Mom Goes Camping

8 Of My Biggest Camping Mistakes

The best way to learn is from your mistakes – and I’ve made many mistakes when camping and backpacking in the wilderness. Of course, there are some mistakes which should be absolutely avoided. I’m not exactly keen on testing my survival skills while lost outdoors at night, for example! So do your research about camping and be prepared so you avoid mistakes.  And, when a mistake happens (as it inevitably will), make the best of it. Here are just some of the bigger camping mistakes I’ve made.


Using an Outdated Map

I like camping at places which are far from civilization and aren’t crowded with other campers. This usually means getting way into backcountry. Which also means that good maps aren’t always available. Once I heading into a canyon and immediately noticed that the map was a bit off. Then I noticed the publishing date on the map was 1981! Oops! Yes, we got semi-lost and ended taking a much longer trail to the campsite. I was able to navigate by following the river, but the journey was about 1 mile longer than I calculated and we got thirsty on the way.


Forgetting a Safety Pin

It is always the one item that you really need that you end up forgetting. On one trip to the mountains, our campsite had a bunch of prickly plants around it. Of course, my 3-year old tripped, fell, and landed right on one of them. She had a zillion little thorns stuck in her hand. It would have been nice to have the safety pin to dig them out. It was the only thing I’d forgotten in my First Aid Kit, and the only item I ended up needing (other than the tweezers for getting those tiny thorns!).

The moral? Check all your gear lists twice! It is often the small, easy-to-overlook things that you end up needing. Here’s a camping first aid kit checklist so you won’t overlook anything.

Of course she had to fall right on the prickly bushes when the only thing I forgot was tweezers!

Of course she had to fall right on the prickly bushes when the only thing I forgot was tweezers!


Waiting Too Long to Set Up Camp

Have you ever tried hanging a bear bag in the dark? I have trouble throwing the rope even in the daytime when I can see where I am aiming to. In the dark, it is nearly impossible.

On one camping trip with friends, we ended up moving a lot slower than we anticipated. We arrived at the campground late, and barely had time to set up our tents before darkness fell.   We attempted to hang our food too. The next morning, we saw that it was only 3 feet off the ground. Haha! Luckily, no animals ate all of our food.


Thinking a Blanket Will Work Instead of a Sleeping Bag

On that same camping trip mentioned above, I didn’t have any gear at the time. Instead of asking someone to borrow a sleeping bag, I assumed that I could just curl up in a blanket. No – blankets do not hold in heat the same way that a sleeping bag will! I survived the cold night sleeping, but it wasn’t comfortable.


Not Calculating that Kids Hike Really Slowly

When I’m with adults camping and hiking, I can estimate how long a hike will take and thus how much water we will need. But I have a really hard time calculating how fast my daughter will hike, especially on tough terrain. On one trip up a steep mountainside, it took us 2 ½ hours to go 1 ½ miles! I had only brought 1 ½ liters of water (about 6 cups) because I hadn’t thought it would take us that long. I was really worried that we’d drink all the water before making it to the next water source. Dehydration is dangerous!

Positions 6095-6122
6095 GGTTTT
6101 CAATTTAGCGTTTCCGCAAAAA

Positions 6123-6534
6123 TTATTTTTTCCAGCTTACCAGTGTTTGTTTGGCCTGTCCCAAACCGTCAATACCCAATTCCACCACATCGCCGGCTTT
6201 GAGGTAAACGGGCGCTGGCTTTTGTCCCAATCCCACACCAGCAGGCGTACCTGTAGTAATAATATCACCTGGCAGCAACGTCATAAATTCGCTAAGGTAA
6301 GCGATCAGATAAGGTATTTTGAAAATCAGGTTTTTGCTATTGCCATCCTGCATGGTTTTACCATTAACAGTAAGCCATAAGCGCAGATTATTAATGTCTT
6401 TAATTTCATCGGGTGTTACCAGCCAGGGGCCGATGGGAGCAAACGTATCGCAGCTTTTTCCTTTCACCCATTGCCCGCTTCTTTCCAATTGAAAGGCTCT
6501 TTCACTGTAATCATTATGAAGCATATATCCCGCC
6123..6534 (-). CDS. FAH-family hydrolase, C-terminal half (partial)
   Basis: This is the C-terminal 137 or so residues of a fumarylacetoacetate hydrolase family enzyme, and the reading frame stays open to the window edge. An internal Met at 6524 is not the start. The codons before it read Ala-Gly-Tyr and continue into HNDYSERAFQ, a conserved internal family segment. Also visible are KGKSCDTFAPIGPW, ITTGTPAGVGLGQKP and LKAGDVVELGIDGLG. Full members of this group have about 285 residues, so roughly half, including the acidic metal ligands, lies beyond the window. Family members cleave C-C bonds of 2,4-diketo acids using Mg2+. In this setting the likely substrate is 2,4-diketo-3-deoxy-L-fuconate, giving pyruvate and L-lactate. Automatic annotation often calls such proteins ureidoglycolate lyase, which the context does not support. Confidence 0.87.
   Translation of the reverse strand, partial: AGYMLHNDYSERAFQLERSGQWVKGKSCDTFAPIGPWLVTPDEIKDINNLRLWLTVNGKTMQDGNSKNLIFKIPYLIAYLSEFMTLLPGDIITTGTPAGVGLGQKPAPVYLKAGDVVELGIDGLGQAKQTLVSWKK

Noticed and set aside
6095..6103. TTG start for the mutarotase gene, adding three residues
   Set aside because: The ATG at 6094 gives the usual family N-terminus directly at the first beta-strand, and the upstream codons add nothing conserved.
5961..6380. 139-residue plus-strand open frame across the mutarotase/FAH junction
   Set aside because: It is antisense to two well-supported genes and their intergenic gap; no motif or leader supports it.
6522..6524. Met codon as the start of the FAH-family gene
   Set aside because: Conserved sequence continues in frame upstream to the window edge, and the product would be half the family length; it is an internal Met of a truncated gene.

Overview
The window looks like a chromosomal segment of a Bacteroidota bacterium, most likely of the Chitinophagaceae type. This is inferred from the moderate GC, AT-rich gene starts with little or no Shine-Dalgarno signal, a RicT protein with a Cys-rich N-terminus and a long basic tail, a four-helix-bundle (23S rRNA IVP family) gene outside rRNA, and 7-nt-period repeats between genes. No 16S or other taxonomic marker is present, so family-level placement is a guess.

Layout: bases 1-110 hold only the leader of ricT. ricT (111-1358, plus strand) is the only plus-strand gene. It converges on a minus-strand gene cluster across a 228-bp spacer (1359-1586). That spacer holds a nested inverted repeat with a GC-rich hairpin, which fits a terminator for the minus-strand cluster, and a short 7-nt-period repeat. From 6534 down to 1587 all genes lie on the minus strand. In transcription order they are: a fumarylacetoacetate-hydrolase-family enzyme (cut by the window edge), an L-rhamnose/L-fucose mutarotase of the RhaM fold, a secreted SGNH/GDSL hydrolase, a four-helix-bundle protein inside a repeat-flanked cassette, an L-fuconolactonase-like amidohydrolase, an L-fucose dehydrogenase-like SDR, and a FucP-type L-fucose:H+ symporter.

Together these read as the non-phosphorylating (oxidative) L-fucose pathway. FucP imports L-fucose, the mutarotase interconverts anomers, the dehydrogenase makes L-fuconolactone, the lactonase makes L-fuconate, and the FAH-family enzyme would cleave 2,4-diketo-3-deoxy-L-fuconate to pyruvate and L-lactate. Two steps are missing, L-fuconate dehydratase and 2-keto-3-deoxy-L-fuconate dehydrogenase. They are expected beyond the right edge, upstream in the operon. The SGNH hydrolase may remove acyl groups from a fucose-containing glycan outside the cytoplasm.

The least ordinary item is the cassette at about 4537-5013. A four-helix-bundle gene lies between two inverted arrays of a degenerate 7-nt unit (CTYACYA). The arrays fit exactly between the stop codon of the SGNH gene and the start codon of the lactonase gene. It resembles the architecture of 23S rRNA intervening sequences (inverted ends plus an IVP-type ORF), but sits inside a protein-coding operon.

I’ve now gotten better at this.  Here’s how to calculate how long a hike will take and how much water to bring on a hike.

Hiking takes forever when you have to stop and play every 10 feet! ;)

Hiking takes forever when you have to stop and play every 10 feet! 😉


Forgetting to Put Gear Inside When Going on Hikes

The weather looks perfect when setting off on your hike, so you think there’s no reason to put it all away. And then the rain comes out of nowhere…   This happened to me during one backpacking trip and my cook stove got drenched. It still worked fine, but only after it dried out for an entire day. We had to improvise and cooked over the fire.


Making a Fire Too Close to the Tent

My tent cover now has two really small holes in it because of this camping mistake. Ashes from the fire flew into the air and blew onto the tent cover, where they proceeded to singe holes into it. Campfires should always be at least 10 feet from your tent.


Not Immediately Establishing a Latrine System

When camping in the woods with other people, you better establish some sort of system for going to the bathroom.   This mistake hasn’t happened to me (thankfully), but it could have.  Imagine you go to dig a poop hole in the woods and end up digging up your friend’s poo!   Gross!!!  I now use this system when camping with friends: After finishing our business in the woods, we put a small pyramid of rocks over the spot so we know which places are not safe for digging a new poo hole.

*Image credit: Alan English CPA Dead End” trail Sign CC BY NC 2.0, found on Flickr

What camping mistakes have you made?


About the author /

Diane Vukovic grew up camping and backpacking in upstate New York. Now, she takes her own daughters on wilderness adventures so they can connect with nature and learn resiliency. With dozens of trips under her belt, Diane is an expert in minimalist camping, going lightweight, planning, and keeping her kids entertained without screens.

Related Articles

1 Comment

  1. bob

    not training going down! You get tired going up, but down causes leg cramps and muscle fatigue that can last for days.

Post your comments

Your email address will not be published. Required fields are marked *